Researchers at California Institute of Technology (Caltech) have developed an implantable pressure sensor that can reside in the human eye for years at a time while wirelessly sending data about the eye’s health to the patient or medical professionals. The implant could make it easier to prevent one of the leading causes of blindness. “By bringing together novel packaging and microelectronic technologies, and in close collaborations with ophthalmologists, we were able to design a miniaturized, fully wireless, and highly-sensitive sensor,” says Azita Emami, Professor of Electrical Engineering and Medical Engineering at Caltech. The sensor is designed for monitoring the eyes of patients with glaucoma, a disease that causes gradual loss of vision, usually as a result of excessively high pressure inside the eye. Glaucoma is the second-most-common cause of blindness after cataracts, affecting 65 million people worldwide.

Aubrey Shapero and Abhinav Agarwal — graduate students at Caltech Engineering and Applied Science, have created a device that can monitor eye pressure continuously. “With our wireless implanted device, a patient could read their eye pressure any time, as often as they want,” says Agarwal. “Catching elevated eye pressure early would allow the doctor to modify the therapy if necessary to prevent further loss of vision.”

The pressure-sensing implant is small and wireless.
(c) Caltech

Thе device is a littlе smallеr thаn a dimе and is implantеd in a spоt on thе whitе of thе eye wherе it will nоt interferе with visiоn. It cоnsists of a prеssure sensоr, contrоl circuitry, аnd an antenna. Thе implаnt has nо battеry, making it smаll and lоng lаsting. During a reаding, radio wavеs frоm a handheld scаnner arе receivеd by thе antenna аnd genеrate a smаll voltagе thаt tеmporarily pоwers up the devicе, which after that takes a pressurе reаding and sеnds the signаl bаck to thе reаder using thе samе antenna. A big advancemеnt with thе devicе is its functionаl longеvity – as lоng as four years accоrding to prоjections basеd on acceleratеd laboratоry tеsting. Othеr attеmpts to build similаr devicеs have beеn stymied by thе harsh envirоnment inside thе humаn body. Betweеn fluids corrоding electrоnics and sensоrs being foulеd by tissuе grоwth, othеr devicеs previоusly developеd functionеd for a mоnth at most befоre neеding to bе removеd.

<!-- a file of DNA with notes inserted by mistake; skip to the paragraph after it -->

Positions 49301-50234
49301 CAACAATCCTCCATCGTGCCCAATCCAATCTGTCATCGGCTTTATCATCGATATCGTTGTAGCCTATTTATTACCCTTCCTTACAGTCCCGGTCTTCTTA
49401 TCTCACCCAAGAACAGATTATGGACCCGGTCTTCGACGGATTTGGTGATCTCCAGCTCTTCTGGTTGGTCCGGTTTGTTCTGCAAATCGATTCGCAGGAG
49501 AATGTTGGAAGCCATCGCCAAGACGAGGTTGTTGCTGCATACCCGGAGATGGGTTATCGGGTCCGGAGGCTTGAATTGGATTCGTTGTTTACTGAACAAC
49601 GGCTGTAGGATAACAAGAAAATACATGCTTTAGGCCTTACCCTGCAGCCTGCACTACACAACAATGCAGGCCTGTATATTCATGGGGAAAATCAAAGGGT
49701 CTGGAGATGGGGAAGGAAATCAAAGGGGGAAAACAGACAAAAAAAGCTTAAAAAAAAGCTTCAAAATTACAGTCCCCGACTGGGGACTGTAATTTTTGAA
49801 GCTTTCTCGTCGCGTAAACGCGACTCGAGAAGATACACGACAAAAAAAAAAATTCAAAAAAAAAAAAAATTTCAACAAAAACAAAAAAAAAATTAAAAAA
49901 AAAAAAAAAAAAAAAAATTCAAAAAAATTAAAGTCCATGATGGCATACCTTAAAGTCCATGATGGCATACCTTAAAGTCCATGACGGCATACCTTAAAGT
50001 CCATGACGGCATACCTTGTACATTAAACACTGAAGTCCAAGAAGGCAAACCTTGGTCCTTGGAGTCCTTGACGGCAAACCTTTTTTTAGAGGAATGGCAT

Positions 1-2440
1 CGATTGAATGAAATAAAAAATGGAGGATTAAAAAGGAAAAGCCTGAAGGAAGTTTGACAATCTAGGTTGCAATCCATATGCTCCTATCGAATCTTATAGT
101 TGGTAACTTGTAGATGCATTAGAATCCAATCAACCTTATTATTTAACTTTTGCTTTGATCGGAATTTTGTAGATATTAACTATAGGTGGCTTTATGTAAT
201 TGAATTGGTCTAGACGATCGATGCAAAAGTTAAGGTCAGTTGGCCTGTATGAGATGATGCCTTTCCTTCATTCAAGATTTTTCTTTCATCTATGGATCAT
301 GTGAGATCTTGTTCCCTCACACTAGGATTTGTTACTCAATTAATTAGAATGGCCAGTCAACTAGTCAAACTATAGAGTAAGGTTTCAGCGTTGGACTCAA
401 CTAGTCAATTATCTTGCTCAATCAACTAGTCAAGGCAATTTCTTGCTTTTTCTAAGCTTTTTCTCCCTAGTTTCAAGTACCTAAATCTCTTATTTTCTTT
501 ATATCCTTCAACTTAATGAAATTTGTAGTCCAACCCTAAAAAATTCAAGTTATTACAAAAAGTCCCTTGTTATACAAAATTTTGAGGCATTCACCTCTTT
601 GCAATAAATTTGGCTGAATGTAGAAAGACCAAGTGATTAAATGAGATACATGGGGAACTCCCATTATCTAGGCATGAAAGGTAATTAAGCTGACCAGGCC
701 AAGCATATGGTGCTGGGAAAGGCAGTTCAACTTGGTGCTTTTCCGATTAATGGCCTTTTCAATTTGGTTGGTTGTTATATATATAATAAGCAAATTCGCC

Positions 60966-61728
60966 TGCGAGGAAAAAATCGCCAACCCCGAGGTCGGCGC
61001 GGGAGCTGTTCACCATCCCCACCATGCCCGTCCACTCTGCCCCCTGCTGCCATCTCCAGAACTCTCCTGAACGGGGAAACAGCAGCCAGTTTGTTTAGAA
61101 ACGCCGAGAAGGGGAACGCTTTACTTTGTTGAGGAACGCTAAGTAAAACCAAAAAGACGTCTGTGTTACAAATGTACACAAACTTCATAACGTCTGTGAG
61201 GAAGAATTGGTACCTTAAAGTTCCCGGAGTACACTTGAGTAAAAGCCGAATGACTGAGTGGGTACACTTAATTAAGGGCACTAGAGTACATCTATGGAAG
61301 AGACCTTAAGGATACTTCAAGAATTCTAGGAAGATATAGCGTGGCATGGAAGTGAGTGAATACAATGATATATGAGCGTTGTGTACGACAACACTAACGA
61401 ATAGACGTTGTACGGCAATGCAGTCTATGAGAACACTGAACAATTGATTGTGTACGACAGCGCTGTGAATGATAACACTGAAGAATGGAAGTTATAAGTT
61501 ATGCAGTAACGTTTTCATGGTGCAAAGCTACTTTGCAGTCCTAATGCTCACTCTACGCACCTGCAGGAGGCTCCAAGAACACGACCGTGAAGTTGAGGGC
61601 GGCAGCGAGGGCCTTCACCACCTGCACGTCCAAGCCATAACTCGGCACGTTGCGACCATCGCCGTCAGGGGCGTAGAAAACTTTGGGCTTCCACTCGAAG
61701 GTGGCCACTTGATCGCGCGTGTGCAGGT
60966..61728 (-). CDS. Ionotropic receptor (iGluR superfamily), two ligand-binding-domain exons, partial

The Caltech team overcame that issue by encapsulating their device in a specialized coating that consists of a silicone-oil bubble surrounded by a biocompatible polymer called parylene. “The encapsulation technique, which we call ‘parylene-on-oil,’ is our key breakthrough,” Shapero says. “The combination of liquid silicone oil and parylene shows far greater pressure reading stability and corrosion protection than just silicone gel or parylene alone. The device could also be modified to provide treatment by adding a valve that would release small amounts of fluid as tears, when pressure rises too high, says Shapero. “We would create a ‘smart’ glaucoma drainage device in which a single implant could measure eye pressure and relieve excessive pressure,” he says. “In the long term, we would like to build a closed-loop system, which could adjust the flow through the valve automatically depending on the pressure reading.

“We are preparing for further testing with our collaborators at Keck School of Medicine of USC, and we’re aiming eventually to get to human clinical trials and FDA approval for use in patients,” Agarwal says.

Source: California Institute of Technology